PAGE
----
August 2008 Newsletter

Congratulations are Due

Courtney Bragg, with whom many of you have worked, received her MBA from the University of Texas during July. While most capably performing a very full workload for our clients, Courtney distinguished herself in the program and has been recognized as a Kozmetsky Scholar by UT for having a 4.0 grade point average throughout her MBA courses. Courtney continues to assist clients with business valuation and economic loss calculations. She is available by email at or 713-351-7140.

Ryan Stevens has joined us having just graduated as an MBA from the Thunderbird School of Global Management. Ryan has lived and studied in Argentina as well as Spain. Ryan will work with business valuation and economic loss assignments. He is available by email at or 713-351-7118.

News from the American Institute of Certified Public Accountants

The AICPA will soon offer another designation in addition to the Personal Financial Specialist (PFS), Accredited in Business Valuation (ABV) and Certified Information Technology Professional (CITP). The new credential will be Certified in Financial Forensics (CFF) and it will be available initially to CPAs who meet experience requirements.

As to conflicts of interest in forensic and valuation services, an update titled FVS Special Report 08-1 has been issued to the prior guidance (it remains advisory and not mandatory).

We would be glad to assist you in obtaining more information about these items.

Privilege Doesn't Apply In E-Discovery Case
Victor Stanley Inc. vs. Creative Pipe Inc. (Civil Action MJG 06- 2662)

A federal judge has ruled that attorney-client privilege doesn't protect 165 documents that were inadvertently released during the discovery phase of a patent dispute because the company failed to prove it took reasonable precautions to prevent disclosure.

The documents - which included several communications between defendant and its lawyers - were beyond the scope of the attorney-client privilege and work-product protection because they were voluntarily produced.

The defendant used a 70 term key word list to try and identify and cull privilege documents. However, only the first page of each hit was reviewed and the keyword search terms were noted by the court as "regrettably vague".

This case cites an important issue with the discovery process. Given the volume of information in a typical discovery case it is critical to have accurate and defendable search methodologies in place to prevent problems as the case progresses.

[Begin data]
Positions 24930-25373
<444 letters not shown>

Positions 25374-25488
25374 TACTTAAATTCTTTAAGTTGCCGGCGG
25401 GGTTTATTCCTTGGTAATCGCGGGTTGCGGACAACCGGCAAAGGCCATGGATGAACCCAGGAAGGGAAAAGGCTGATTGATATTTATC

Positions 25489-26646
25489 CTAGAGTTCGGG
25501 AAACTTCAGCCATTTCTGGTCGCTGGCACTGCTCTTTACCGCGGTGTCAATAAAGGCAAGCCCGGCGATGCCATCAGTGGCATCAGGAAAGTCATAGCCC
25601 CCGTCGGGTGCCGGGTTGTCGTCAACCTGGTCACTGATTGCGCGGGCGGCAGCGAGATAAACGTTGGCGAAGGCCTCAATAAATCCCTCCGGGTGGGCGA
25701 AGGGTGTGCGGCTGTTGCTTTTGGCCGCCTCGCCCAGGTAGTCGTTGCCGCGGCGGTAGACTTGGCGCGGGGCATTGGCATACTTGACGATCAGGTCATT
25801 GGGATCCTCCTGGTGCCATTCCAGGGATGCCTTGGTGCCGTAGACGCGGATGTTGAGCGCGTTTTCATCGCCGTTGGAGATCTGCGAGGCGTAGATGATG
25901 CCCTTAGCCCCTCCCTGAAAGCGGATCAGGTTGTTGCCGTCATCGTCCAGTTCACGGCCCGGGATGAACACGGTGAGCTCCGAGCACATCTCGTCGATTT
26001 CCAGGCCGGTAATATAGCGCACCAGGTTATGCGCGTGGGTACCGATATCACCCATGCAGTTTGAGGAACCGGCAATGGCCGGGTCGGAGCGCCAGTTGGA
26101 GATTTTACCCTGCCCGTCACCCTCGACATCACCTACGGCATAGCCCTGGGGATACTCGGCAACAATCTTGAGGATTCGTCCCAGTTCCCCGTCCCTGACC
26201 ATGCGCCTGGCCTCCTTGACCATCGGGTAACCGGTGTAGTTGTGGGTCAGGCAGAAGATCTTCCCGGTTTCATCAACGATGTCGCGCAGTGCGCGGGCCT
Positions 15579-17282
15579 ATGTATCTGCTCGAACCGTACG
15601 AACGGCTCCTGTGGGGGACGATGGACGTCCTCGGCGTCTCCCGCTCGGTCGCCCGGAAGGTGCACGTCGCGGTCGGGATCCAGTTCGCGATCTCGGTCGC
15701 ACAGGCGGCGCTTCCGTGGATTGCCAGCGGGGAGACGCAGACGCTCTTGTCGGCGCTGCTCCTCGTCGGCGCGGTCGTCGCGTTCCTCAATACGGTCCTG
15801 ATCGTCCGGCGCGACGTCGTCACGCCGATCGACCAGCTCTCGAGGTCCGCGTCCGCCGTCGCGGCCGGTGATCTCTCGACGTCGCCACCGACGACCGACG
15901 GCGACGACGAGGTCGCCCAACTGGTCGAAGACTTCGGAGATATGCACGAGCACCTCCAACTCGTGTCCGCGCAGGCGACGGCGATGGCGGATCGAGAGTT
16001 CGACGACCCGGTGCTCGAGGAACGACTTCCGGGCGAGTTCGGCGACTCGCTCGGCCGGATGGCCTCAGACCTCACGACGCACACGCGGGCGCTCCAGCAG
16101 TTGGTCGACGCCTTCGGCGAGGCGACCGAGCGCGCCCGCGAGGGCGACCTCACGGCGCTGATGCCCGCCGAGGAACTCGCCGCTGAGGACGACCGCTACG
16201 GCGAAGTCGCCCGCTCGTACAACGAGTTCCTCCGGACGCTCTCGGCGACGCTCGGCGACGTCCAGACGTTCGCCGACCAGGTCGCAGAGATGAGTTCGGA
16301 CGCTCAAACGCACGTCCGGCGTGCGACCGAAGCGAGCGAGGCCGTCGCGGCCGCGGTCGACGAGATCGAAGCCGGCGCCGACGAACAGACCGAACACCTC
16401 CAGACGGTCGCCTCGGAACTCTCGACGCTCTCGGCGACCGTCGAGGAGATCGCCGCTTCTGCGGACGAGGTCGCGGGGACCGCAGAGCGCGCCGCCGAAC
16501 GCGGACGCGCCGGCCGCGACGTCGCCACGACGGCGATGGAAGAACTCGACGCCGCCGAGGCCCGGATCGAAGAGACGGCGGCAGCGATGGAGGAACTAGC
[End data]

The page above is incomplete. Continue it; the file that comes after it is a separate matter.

According to a release by AICPA in June, "Awareness is growing among US accountants that IFRS [International Financial Reporting Standards] is coming for public companies and most believe it will take three to five years to get ready." An International Federation of Accountants survey showed that 90% see convergence of IFRS and US GAAP as important to economic growth. Last year the SEC permitted the use of IFRS for foreign companies. This year it is exploring the option of extending that option to US companies.

A coordinated effort between IASB, which promulgates IFRS, and FASB, which promulgates US GAAP, has minimized many of the discrepancies between the two standards. However, noticeable differences remain (excerpted from AICPA):

  • IFRS does not permit LIFO as an inventory costing method.
  • IFRS uses a single-step method for impairment write-downs rather than the two-step method used in US GAAP, making write-downs more likely.
  • IFRS has a different probability threshold and measurement objective for contingencies.
  • IFRS does not permit curing debt covenant violations after year-end.
  • IFRS guidance regarding revenue recognition is less extensive than US GAAP and contains relatively little industry-specific instruction.

According to, shifting from US GAAP to IFRS boosted DaimlerChryslerís earnings by $819 million and earnings per share by 68 cents in the first quarter of 2007. Moreover, its struggling Chrysler divisionís losses were reduced from $1.5 billion to $682 million. DaimlerChrysler attributed the changes to retroactive pension adjustments.

Under US GAAP, the adjustments are distributed over the remaining service period, whereas under IFRS they are booked immediately in the income statement.

These discrepancies occur because IASB intentionally provides less detail and allows more interpretation so that countries with unique legal systems can easily adopt its standards. As a result, at around 9 inches, the US GAAP manuals are 4.5 times thicker than the IFRS manual. To date, almost 100 countries require, allow, or plan to converge with IFRS.

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